SteelManufacturing Boost For RE In Australia

Consortium Wins Grant To Produce Essential Components For Wind & Solar Technologies

SteelManufacturing Boost For RE In Australia

Australia is encouraging local production of several components required for wind and solar technologies in Australia through its MMI and National Manufacturing Priorities grant, and BlueScope consortium is one of the winners of the same. (Photo Credit: BlueScope Steel Limited)

  • BlueScope and partners have secured AUD 55.4 million as federal grant which will be used to produce various components for renewable energy in Australia
  • It will be deployed by the consortium to set a new fabrication facility at Port Kembla Steelworks which will create several jobs locally
  • The project partners will be able to pump in AUD 161.6 million altogether with the help of this funding for the Advanced Steel Manufacturing Precinct

Australian steel producer BlueScope led consortium has won a federal grant worth AUD 55.4 million to create an Advanced Steel Manufacturing Precinct to manufacture components for the renewable energy industry, including for solar and wind technologies.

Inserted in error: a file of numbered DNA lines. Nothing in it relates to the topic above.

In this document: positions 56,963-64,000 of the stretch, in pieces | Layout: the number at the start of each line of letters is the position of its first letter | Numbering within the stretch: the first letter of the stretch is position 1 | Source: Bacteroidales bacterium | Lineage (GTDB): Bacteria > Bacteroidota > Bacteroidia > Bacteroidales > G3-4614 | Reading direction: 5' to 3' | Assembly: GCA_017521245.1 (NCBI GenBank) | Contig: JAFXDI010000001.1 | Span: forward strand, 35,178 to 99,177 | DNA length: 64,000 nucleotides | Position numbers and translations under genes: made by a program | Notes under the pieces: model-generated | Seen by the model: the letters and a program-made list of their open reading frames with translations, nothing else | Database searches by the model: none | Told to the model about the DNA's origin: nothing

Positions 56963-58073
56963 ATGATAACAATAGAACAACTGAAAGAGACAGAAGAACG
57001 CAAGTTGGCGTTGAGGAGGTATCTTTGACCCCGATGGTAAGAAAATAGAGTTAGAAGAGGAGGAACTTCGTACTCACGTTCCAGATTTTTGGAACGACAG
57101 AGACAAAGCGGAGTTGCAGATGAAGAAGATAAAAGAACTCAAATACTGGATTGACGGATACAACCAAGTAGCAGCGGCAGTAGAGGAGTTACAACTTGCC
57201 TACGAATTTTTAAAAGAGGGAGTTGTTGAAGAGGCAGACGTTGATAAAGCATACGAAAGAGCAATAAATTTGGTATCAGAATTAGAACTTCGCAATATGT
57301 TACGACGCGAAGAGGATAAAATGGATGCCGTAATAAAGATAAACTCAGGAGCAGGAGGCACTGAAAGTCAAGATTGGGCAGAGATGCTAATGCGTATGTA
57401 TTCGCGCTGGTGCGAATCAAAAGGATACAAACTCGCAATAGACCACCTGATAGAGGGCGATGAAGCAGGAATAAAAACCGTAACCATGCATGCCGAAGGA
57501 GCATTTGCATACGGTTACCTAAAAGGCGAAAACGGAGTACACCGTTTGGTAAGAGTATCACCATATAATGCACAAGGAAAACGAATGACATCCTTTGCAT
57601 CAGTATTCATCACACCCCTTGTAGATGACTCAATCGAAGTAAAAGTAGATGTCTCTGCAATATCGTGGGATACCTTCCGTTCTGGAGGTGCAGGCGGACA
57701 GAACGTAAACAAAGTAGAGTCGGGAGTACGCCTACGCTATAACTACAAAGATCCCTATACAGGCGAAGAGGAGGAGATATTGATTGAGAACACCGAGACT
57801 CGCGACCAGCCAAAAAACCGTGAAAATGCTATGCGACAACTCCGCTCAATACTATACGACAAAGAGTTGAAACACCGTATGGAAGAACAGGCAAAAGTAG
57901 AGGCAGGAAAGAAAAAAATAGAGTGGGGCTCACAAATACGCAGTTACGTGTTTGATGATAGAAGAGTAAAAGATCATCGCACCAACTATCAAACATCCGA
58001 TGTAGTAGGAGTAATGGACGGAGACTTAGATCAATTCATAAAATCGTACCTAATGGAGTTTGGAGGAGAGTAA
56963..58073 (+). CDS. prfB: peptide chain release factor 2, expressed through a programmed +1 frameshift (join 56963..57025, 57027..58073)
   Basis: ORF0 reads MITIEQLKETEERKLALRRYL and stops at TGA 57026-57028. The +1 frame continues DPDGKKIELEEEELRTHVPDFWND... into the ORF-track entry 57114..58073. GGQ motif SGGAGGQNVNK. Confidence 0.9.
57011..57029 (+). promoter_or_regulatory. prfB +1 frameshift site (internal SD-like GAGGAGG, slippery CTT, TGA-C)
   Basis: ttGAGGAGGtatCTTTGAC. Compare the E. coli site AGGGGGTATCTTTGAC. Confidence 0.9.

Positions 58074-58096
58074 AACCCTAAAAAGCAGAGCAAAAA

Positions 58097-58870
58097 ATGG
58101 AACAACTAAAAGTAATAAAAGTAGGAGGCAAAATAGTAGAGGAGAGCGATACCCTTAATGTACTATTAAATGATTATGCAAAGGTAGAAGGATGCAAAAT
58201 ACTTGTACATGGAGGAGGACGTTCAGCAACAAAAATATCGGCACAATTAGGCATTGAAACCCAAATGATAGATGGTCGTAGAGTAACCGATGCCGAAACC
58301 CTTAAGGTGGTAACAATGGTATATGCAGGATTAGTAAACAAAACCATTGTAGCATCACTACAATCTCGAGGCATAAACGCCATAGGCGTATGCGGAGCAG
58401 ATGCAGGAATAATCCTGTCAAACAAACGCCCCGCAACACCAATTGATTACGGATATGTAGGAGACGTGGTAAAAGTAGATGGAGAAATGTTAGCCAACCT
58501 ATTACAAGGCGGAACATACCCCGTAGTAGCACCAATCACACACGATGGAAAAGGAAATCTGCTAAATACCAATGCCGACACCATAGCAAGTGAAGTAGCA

BlueScope said the grant will catalyze a further investment of AUD 161.6 million from the company and its partners—engineering firm Keppel Prince, another steel maker Bisalloy, and the University of Wollongong for the project which will be located at Port Kembla Steelworks.

Their new fabrication facility is likely to lead to the creation of around 200 new jobs in steel manufacturing and another 1,000+ in associated industries.

The grant has been awarded under the Australian government’s Modern Manufacturing Initiative (MMI) and National Manufacturing Priorities, that aims to enhance the country’s production capabilities and has a total budget of AUD 1.3 billion. BlueScope and partners have received the funding out of AUD 243 million awarded in total under the same.

Clean energy, under which BlueScope has secured the grant, is one among National Manufacturing Priorities for Australia.

Earlier, while welcoming the New South Wales (NSW) government’s launch of AUD 250 million Renewable Manufacturing Fund, BlueScope’s Managing Director and CEO Mark Vassella had said that currently the nation relies on imported products for several key components for wind towers and solar farms, along with for transmission infrastructure and the like. Local manufacturing in these segments must be encouraged by the government.

In 2018, BlueScope signed up as an offtaker of 88 MW out of 133 MW Finley Solar Farm which was touted as one of the largest corporate offtake agreements in Australia back then.

About The Author

Anu Bhambhani

Anu Bhambhani is the Senior News Editor of TaiyangNews. Anu is our solar news whirlwind. At TaiyangNews she covers everything that is of importance in the world of solar power.

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